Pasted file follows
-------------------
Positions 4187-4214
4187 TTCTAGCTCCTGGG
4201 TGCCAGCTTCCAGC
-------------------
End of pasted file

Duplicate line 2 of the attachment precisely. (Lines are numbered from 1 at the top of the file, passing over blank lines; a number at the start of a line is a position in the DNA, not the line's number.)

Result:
4187 TTCTAGCTCCTGGG